A walk down memory lane, thanks. Lol... By the way, I want to live where you live. I am definitely getting up there in years, but no one offers to carry my groceries. Just kidding— sort of. A great childhood vs an okay childhood. I guess my childhood prepared me a little better for the hard parts of adulthood because I don't remember it being much of a shock. Advantages and disadvantages to both, I imagine.

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Murray Burns
19:28 Dec 07, 2022

Here's a sign that it's a different time...My six year old grandson called me to tell me what he wanted for Christmas. A football? A toy gun? A Tom Brady jersey? Nope. He wants an iPhone 13! He's six! I appreciate your reading the story and your comments. Thanks.

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Edward Latham
16:50 Dec 07, 2022

The descriptions from childhood were beautifully detailed and so lifelike. It makes me want to ask if you drew on your own memories to write this? Regardless, it was a fantastic piece!

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Murray Burns
18:08 Dec 07, 2022

Yes, those were childhood memories, right down (unfortunately) to having a tough time hitting a baseball. Here's a sign of the times- My 6 year old grandson called me on Google Duo the other night to tell me what he wanted for Christmas. I was thinking a sled, a football, a toy gun, or maybe a Russell Wilson jersey. ( He's in Colorado.) Nope. He want's an iPhone 13! He's six! I told him good luck with that. I guess it's a different world. I appreciate your reading it and your comments. Thanks.

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Susan Williams
01:05 Dec 07, 2022

Your detail and descriptions brought back great memories to me. A Christmas Story is still a family favorite. You brought out the sense of loss as we grow older, of a simpler bygone time. Nicely written.

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Murray Burns
14:02 Dec 07, 2022

Thanks for reading it and for your comments. It was a simpler, and in many ways a better, time. I watch The Christmas Story at least once every year- for the story and for all the scenes and events that bring back memories of those times. I sometimes feel bad that my grandkids will miss out on much of it. Thanks.

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Julie Squires
22:00 Dec 06, 2022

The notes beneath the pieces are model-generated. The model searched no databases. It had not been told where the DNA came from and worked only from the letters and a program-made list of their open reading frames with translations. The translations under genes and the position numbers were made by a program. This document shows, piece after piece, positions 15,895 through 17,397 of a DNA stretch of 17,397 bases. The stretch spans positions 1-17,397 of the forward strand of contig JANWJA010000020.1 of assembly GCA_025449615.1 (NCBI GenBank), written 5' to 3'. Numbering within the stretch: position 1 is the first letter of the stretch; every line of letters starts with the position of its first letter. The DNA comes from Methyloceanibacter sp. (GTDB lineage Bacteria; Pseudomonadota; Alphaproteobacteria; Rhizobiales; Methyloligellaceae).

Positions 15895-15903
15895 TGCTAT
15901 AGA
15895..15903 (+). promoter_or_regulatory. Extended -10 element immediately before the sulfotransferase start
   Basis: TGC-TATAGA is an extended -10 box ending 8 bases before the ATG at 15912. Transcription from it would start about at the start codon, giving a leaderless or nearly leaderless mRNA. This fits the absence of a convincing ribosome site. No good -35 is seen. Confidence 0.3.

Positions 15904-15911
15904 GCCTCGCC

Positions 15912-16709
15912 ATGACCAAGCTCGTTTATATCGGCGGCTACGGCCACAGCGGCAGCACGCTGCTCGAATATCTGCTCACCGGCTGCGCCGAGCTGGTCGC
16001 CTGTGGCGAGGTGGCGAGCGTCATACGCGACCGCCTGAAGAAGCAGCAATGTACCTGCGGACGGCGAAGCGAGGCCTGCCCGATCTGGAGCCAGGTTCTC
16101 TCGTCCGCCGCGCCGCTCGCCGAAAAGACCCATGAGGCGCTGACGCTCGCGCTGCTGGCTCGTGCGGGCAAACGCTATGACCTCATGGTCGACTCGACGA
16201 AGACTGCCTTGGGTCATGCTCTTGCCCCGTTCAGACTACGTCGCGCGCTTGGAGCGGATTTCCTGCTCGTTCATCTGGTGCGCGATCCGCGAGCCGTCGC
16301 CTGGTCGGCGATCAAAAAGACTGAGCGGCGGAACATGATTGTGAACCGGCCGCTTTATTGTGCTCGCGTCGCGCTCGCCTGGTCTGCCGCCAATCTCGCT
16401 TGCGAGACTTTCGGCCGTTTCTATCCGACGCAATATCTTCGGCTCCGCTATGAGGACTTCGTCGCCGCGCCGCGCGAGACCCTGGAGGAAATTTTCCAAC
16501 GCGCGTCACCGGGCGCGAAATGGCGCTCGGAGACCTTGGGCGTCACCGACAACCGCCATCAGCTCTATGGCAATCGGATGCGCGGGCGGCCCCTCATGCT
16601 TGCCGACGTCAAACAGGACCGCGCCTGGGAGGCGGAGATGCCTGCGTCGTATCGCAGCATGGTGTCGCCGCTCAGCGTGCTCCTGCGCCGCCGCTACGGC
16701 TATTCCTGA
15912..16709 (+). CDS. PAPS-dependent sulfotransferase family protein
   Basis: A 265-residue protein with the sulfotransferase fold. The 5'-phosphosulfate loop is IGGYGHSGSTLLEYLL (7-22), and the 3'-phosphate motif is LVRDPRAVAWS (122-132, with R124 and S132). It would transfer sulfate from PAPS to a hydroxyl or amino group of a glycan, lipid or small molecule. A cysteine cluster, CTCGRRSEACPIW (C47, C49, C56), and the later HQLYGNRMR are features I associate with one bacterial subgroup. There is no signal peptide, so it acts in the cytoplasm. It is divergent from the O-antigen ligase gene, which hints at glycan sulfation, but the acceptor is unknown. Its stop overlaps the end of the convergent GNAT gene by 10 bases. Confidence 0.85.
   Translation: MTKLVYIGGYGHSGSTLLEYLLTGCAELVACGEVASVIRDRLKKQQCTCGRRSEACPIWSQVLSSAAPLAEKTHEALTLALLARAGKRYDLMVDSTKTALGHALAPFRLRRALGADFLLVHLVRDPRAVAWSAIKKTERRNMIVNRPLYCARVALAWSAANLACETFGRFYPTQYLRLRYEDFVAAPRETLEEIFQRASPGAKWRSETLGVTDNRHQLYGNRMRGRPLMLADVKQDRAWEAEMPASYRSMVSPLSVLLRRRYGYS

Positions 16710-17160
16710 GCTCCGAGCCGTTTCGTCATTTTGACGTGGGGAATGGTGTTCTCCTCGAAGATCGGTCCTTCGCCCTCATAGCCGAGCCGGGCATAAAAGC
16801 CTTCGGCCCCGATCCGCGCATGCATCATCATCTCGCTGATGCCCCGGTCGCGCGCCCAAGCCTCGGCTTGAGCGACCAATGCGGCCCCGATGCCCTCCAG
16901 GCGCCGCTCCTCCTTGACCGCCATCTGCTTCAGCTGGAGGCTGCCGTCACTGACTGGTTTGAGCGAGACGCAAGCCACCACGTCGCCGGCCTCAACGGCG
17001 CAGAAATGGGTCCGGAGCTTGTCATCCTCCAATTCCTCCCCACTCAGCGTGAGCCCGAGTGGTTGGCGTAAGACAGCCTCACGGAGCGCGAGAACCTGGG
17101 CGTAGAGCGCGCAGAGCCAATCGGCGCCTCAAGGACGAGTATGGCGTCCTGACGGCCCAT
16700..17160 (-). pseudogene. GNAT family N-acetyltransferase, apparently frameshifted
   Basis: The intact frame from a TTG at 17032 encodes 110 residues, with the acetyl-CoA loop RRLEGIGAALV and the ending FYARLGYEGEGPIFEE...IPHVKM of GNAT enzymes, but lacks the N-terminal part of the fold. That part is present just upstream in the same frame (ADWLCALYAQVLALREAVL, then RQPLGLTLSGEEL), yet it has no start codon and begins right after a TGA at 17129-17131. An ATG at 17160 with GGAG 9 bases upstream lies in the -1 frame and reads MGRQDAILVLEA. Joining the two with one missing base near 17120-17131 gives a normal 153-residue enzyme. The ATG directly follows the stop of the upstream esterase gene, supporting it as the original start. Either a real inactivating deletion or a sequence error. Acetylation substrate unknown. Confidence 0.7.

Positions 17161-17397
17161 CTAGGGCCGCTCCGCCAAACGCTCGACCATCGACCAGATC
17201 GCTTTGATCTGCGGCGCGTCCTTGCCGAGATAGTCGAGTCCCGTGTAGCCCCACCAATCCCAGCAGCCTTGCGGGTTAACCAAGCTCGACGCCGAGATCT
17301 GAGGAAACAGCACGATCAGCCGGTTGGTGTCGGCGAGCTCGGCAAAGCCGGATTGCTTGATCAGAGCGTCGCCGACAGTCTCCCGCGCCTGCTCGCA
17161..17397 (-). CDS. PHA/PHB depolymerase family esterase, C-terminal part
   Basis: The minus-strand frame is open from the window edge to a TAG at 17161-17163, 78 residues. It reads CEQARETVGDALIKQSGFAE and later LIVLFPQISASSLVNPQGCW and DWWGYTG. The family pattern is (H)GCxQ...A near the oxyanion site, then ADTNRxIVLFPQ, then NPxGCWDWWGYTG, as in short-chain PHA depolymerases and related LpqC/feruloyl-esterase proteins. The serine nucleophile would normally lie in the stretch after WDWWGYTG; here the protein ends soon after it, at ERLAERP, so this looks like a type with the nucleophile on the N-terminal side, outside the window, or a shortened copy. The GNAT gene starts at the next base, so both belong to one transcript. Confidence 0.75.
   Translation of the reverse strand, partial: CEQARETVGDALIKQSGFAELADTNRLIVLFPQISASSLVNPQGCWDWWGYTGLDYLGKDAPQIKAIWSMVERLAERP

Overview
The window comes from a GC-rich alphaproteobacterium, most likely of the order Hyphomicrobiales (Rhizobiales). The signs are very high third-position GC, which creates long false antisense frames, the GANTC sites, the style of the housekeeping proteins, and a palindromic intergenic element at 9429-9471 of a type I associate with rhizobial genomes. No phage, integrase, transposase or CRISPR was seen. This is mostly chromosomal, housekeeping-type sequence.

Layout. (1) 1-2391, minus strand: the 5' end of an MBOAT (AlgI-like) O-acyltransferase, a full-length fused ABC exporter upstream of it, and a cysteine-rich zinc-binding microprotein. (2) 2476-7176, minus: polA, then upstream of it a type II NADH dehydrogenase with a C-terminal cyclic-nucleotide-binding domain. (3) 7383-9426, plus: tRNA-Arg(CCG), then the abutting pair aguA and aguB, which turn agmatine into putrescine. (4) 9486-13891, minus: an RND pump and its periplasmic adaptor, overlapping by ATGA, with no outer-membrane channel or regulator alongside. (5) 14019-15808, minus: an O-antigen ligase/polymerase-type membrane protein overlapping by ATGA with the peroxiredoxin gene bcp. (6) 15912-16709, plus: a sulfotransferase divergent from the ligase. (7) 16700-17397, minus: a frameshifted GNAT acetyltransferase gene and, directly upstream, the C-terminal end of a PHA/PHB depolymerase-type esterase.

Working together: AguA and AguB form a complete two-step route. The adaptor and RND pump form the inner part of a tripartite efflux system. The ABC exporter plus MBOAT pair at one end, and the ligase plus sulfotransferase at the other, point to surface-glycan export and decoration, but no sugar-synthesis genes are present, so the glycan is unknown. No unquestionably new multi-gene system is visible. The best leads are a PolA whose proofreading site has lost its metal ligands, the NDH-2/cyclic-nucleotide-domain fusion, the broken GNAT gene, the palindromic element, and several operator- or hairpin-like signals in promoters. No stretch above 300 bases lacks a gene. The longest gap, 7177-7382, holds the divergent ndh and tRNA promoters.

Beautifully written story. so honest and poignant because all of us can relate to it or ... like the story teaches us ... will someday for certain. I really liked this piece. You should be proud of it. :)

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Murray Burns
23:53 Dec 06, 2022

I appreciate your reading it and your comments. If we can't play, we should at least try to laugh about something everyday. I got play back when my kids were little...and then they all grew up on me! (Shocking) But... I plan to relocate close to my 3 grandkids...and then I'm going to play my brains out! Thanks.

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Susan Catucci
01:32 Dec 06, 2022

Thank you for this story - I smiled through most of it because of its relevance and truths. Our lives have dimensions, several layers more than we can probably fathom from within or without the experience. Your words resonated with me and had meaning and I enjoyed the journey - lots of shared thoughts, so that's always fun. Well done.

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Murray Burns
02:57 Dec 06, 2022

I always remember that after all Citizen Kane had done and accomplished in life, his dying thought was on his childhood sled. All serious all the time isn't good for the soul. We should all try to keep a little play and laughter in our lives. I appreciate your reading it and your comments. Thanks

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Lily Finch
22:27 Dec 05, 2022

Beautiful! LF6

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Mike Panasitti
17:13 Dec 04, 2022

I read once, somewhere, that the word "rosebud" in Citizen Kane was a not-so-veiled reference to the clitoris. This association somewhat clouded the innocence of your story for me, but I did enjoy it. Starting with a Biblical quote effectively hooked me in as a reader and your expository eloquence kept me reading.

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Murray Burns
18:20 Dec 04, 2022

Oh no! Now I've got one more thing in life to try to not think about. I had only heard of the sled reference, but after seeing your comment, I did a little research. The sources are all a little sketchy, but one said Gore Vidal came up with it...? I appreciate your reading it and your comments.